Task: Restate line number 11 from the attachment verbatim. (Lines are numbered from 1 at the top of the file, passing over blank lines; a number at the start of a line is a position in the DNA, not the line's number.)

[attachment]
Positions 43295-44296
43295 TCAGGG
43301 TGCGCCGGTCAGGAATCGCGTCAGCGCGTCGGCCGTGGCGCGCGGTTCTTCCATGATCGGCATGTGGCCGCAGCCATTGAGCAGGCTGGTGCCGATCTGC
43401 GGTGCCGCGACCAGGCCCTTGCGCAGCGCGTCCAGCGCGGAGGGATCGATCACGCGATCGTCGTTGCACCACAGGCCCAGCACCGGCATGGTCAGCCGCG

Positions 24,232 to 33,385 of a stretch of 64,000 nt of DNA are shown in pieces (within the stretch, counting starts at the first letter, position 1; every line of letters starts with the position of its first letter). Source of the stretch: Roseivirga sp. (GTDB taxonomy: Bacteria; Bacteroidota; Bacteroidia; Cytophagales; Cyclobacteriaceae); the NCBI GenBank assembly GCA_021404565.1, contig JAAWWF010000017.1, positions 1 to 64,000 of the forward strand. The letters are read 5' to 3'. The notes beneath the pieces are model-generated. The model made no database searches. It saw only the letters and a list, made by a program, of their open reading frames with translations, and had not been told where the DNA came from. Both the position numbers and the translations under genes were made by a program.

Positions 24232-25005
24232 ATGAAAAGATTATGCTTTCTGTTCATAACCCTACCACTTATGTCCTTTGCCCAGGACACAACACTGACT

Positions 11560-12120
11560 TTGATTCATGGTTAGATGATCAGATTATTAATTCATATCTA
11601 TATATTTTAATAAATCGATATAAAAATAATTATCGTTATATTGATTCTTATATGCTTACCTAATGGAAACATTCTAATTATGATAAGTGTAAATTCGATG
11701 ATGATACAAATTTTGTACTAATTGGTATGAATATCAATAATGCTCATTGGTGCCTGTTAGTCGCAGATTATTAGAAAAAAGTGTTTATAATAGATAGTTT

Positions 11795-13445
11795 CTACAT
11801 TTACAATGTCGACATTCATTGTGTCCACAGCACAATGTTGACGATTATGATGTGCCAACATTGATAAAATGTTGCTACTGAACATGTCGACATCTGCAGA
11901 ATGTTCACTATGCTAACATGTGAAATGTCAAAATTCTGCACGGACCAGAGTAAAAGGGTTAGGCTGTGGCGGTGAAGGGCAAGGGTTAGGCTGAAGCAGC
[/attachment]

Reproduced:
11701 ATGATACAAATTTTGTACTAATTGGTATGAATATCAATAATGCTCATTGGTGCCTGTTAGTCGCAGATTATTAGAAAAAAGTGTTTATAATAGATAGTTT